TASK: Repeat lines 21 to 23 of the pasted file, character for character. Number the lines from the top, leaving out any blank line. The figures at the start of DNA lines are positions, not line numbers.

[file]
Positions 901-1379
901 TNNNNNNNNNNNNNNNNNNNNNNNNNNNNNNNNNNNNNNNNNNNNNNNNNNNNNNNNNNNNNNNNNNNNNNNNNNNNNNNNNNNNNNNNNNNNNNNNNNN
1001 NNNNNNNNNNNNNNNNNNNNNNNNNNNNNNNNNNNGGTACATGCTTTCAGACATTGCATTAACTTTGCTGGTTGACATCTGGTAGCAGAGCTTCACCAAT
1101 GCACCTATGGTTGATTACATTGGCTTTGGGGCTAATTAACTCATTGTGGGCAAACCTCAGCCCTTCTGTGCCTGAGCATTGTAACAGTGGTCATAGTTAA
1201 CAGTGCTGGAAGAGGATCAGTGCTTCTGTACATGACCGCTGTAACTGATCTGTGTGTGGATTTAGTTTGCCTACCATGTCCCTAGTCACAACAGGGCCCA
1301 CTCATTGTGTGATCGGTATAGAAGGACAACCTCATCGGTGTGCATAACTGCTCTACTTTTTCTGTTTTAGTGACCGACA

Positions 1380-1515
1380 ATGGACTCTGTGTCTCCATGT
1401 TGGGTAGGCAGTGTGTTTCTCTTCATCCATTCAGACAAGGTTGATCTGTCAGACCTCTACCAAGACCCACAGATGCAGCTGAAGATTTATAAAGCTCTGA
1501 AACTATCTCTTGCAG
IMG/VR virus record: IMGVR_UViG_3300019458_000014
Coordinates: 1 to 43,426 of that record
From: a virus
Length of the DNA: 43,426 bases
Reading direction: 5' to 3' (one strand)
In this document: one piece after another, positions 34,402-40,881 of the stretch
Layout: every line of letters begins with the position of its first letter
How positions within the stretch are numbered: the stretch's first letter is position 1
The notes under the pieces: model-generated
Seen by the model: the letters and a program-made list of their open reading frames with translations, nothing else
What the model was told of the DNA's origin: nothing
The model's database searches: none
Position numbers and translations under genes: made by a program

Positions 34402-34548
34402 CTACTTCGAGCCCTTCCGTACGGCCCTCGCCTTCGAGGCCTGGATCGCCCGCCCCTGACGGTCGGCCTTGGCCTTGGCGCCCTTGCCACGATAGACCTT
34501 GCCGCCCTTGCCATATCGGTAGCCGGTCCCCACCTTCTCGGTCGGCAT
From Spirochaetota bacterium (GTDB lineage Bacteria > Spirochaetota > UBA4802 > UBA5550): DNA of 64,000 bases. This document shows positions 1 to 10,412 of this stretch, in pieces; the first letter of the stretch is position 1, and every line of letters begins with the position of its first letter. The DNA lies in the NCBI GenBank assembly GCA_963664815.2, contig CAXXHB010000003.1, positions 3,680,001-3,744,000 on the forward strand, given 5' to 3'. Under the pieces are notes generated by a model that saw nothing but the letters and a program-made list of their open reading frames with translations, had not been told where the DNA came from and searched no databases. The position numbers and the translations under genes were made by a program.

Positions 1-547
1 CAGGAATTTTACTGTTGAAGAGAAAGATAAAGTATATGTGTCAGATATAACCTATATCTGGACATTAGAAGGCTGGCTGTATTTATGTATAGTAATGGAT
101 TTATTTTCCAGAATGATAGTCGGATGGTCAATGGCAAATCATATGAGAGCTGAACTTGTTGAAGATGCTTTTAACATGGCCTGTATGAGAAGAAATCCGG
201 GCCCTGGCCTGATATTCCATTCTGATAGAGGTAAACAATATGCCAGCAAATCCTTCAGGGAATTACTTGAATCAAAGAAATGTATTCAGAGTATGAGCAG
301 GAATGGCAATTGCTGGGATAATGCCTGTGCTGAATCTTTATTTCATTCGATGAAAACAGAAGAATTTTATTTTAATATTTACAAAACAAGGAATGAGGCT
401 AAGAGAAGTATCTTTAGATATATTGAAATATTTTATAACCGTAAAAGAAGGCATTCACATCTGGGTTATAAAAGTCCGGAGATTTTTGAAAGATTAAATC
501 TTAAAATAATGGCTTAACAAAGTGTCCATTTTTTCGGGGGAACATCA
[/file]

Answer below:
What the model was told of the DNA's origin: nothing
The model's database searches: none
Position numbers and translations under genes: made by a program